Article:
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Fossil Fuels Affect the Environment


Before the industrial revolution, our impact on the planet was fairly small. But in the mid-1700s, people began replacing human workers with machines.

Where people had once relied on wind, water, and wood for their energy needs, they now powered their machines with the fossil fuels coal, oil, and natural gas.

Our Footprint on Earth Power plants that burn coal produce more harmful carbon dioxide than all cars, trucks, planes, and other forms of transportation combined.

Our Footprint on Earth Oil rigs, such as this one in the Gulf of Mexico, drill natural gas and oil from far beneath the sea floor.

These fossil fuels were formed hundreds of millions of years ago, and they still contain the carbon that was present in the organisms when they died. This carbon is what makes them a source of energy.

But when we burn coal, oil, and natural gas for fuel, too much carbon enters the atmosphere at one time. The carbon combines with oxygen to form carbon dioxide (CO2), a greenhouse gas.

Greenhouse gases are contributing to global warming because they trap more of the Sun's energy in the Earth's atmosphere.

Our Footprint on Earth Have you ever been late to something because you were stuck in traffic? For you, heavy traffic is a temporary problem. But for the Earth, all the carbon dioxide (CO2) created by traffic jams is a long-term problem.

Our Footprint on Earth Cooling towers, like the ones shown here at the Cottam Power Station, release steam into the atmosphere. Many people mistake the steam, or waste heat, for greenhouse gases. The white smoke shown at the top of the photo is coming from the smoke stack. This smoke is a greenhouse gas.

Our dependence on burning fossil fuels, and releasing the carbon stored in them, means we've been responsible for adding a lot more carbon dioxide to the air. In the past 200 years, CO2 in the atmosphere has increased by about 25 percent. The biggest increase has taken place in the last 50 years. Some scientists predict an even greater increase in the next 20 years.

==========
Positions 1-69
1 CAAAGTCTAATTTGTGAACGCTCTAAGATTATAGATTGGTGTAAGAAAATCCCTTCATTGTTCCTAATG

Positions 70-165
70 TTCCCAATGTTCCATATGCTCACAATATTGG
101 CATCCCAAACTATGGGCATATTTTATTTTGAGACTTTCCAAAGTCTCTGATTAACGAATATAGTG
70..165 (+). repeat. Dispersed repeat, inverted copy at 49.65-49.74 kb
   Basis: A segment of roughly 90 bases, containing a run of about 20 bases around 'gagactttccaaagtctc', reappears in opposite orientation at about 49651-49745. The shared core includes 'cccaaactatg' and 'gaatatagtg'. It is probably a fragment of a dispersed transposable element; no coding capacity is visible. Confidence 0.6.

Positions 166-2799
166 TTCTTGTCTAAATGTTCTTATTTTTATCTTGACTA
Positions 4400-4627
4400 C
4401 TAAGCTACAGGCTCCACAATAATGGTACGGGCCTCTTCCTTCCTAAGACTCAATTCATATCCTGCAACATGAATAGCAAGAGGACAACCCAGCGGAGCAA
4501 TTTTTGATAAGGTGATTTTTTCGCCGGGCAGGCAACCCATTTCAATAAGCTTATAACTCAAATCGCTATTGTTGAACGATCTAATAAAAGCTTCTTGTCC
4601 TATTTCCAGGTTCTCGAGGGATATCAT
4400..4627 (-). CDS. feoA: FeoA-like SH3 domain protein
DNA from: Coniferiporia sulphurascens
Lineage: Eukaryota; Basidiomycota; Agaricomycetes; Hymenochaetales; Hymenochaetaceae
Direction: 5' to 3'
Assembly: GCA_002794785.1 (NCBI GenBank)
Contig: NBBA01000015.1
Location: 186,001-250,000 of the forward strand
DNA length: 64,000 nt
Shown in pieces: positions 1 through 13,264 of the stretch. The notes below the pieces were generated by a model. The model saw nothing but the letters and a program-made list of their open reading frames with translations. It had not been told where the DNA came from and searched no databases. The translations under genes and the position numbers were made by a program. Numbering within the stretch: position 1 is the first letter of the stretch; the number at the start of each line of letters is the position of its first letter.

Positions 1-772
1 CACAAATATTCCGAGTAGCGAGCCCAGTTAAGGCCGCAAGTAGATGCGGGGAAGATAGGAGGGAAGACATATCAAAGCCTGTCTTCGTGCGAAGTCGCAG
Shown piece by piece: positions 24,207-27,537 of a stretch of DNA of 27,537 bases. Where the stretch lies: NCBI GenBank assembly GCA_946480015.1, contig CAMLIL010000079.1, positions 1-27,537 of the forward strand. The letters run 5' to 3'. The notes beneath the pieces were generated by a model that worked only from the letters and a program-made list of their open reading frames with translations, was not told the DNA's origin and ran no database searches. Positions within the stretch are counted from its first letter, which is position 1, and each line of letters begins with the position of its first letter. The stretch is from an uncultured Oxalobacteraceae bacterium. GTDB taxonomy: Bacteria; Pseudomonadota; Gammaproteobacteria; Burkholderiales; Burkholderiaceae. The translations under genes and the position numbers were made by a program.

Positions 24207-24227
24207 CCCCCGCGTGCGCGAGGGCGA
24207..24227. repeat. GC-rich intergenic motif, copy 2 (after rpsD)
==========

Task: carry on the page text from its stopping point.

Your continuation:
When the Sun sends solar energy to the Earth, about 70 percent is absorbed, and 30 percent reflects back toward space. Greenhouse gases trap some of the reflected solar energy. Greenhouse gases have always been necessary for our existence on Earth. Without them, temperatures on Earth would be about 90°F (33°C) colder, on average.

Our Footprint on Earth

Our Footprint on Earth

In 2007, NASA reported that average worldwide temperatures have climbed 1.4°F (0.8°C) since 1880. We see the effects of warmer temperatures in disappearing Arctic ice, melting glaciers, and dying coral reefs.


In his book, An Inconvenient Truth, former Vice President Al Gore describes the effects of carbon dioxide emissions on the planet. Many people view Gore's predictions of what will happen if we continue to add greenhouse gases to the atmosphere as a call to action. He feels we must take steps to reduce global warming and preserve our planet.

Our Footprint on Earth

Energy from the Sun, the wind, and the ocean's waves can help us reduce our use of fossil fuels. These energy sources will never run out, and they don't release carbon dioxide into the atmosphere. Switching to clean, renewable energy is a big step in helping our planet.


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